When the Corowa Distilling Co released their inaugural small batch of whiskey in August last year, all 320 bottles sold out in just 24 hours. This is not an uncommon story: such is the feverish enthusiasm for craft whiskey in Australia at the moment – and so good is the quality of many of the new whiskies emerging from small distilleries across the country – that supply simply cannot keep up with demand.
Corowa co-founder Dean Druce doesn't see that demand falling off any soon. In fact, he's banking on it continuing to grow. The distillery only filled its first barrel with raw new spirit as recently as early 2016, but is now filling up to 200 barrels a year, and has the capacity to make 10 times as much.
"At the moment, we're only bottling and releasing single barrels of whiskey at a time," says Druce. "But even at $180 a bottle, selling single-cask whiskies is not a sustainable business model. We're aware that when someone buys your whiskey today and then in three months' time finds it's sold out, there's a danger you'll lose them to another brand. So, in August, we're looking to release a larger-volume, single-malt $95 whiskey, and an even more affordable blended whiskey down the track."
Corowa is a good illustration of where whiskey is at in this country in 2019: after starting small and limited and expensive, catering mostly to the hardcore collectors and whiskey tragics, the burgeoning craft industry is now entering a new, more commercial phase of larger-volume production, aimed more at everyday drinkers, sold at more accessible prices. In many ways, this is a case of history repeating: for much of the 20th century, Australia boasted a substantial – albeit now almost forgotten – local whiskey industry.
Corowa Distilling Co is housed in a four-storey former 1920s flour mill located just a few hundred metres from the Murray River in southern NSW. The impressively industrial building recalls the huge Corio distillery, built in Geelong's northern suburbs in the 1920s, which in its heyday produced two million litres of whiskey a year and was the largest distillery in the southern hemisphere. Corio stopped making whiskey in the 1980s, but it's possible to get a feel of what that grand old building must have felt like when it was still operating by visiting Starward distillery in Port Melbourne, where production continues virtually round the clock to keep up with demand.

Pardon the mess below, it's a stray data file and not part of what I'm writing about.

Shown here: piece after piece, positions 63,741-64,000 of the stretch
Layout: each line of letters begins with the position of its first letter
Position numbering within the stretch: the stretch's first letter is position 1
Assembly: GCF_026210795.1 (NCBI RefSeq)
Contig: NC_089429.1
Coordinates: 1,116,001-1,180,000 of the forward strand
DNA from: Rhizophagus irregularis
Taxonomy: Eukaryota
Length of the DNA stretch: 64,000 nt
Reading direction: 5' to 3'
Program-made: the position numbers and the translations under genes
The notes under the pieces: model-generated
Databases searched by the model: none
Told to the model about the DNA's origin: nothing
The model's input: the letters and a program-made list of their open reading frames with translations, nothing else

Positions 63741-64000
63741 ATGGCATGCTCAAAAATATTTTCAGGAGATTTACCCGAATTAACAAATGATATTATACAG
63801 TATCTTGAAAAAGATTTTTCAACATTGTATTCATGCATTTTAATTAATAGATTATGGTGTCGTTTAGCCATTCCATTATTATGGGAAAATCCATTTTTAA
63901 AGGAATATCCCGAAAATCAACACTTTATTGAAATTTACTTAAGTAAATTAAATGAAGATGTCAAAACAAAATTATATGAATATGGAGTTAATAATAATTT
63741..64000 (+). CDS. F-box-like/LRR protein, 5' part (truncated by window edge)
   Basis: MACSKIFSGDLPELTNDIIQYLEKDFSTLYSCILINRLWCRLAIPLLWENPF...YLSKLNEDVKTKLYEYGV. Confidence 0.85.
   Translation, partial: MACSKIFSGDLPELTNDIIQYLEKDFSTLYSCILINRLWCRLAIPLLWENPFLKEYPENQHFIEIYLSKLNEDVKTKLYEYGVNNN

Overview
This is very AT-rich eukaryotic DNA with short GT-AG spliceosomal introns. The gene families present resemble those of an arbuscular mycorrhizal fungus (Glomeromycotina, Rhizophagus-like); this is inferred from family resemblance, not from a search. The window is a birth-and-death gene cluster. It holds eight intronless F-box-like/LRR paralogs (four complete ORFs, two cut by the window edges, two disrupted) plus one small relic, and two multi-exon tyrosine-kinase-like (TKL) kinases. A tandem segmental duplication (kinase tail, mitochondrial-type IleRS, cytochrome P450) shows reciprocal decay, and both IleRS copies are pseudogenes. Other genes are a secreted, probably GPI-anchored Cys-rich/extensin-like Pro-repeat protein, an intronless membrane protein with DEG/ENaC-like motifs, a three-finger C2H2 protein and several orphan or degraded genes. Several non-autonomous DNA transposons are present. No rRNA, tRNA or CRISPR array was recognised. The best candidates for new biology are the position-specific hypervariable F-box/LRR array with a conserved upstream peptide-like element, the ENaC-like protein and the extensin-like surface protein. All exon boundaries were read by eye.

Last year, Starward released a very good $65 whiskey called Two-Fold, a blend of (more expensive) malt and (less expensive) grain spirits designed to compete with big-name Scotch and Bourbon brands on the bottle shop shelf. Starward founder David Vitale says that sales exceeded expectations and, as a result, an "already ambitious" production upgrade to the distillery planned for later this year has been expanded by 20 per cent. And Vitale is also launching Two-Fold in the US this month.
"Consumers have really embraced the ability to have an everyday Australian whiskey," he says. "Which is exactly why we created Two-Fold in the first place." Construction recently finished on a new facility at Botany, in Sydney, for the Archie Rose Distilling Co, whose long-awaited award-winning rye malt whiskey is due to hit the shelves later this year. Archie Rose is already one of the larger Australian whiskey producers, with more than 1500 barrels maturing at its existing warehouse in Rosebery. But founder Will Edwards tells me the new Botany plant could see production increase tenfold. And with economy of scale will come greater affordability of product.
This is mostly still in the future, of course. For the moment, Australian whiskey is primarily about craft: small-batch and high-price. As a teaser for their upcoming core-range rye whiskey, for example, Archie Rose recently released just over 1000 bottles of chocolate malt for $150 each: made using dark-roasted rye, it's a super-complex, spicy and delicious whiskey with heaps of distinctive character.
And earlier this year the Adelaide Hills Distillery took Australian spirits in a new direction with their extraordinary Native Grain Whiskey. Made from a blend of malted barley and wattleseed and matured in an American oak barrel that once held "port" and a French oak barrel that once held cabernet franc, this dark, rich, bold spirit tastes like no other whiskey I can think of. And it's about as rare and expensive as Australian whiskey gets: just 141 bottles were released, with an equally bold price tag of around $450. Even at that price, though, by the time you read these words, it'll probably have sold out.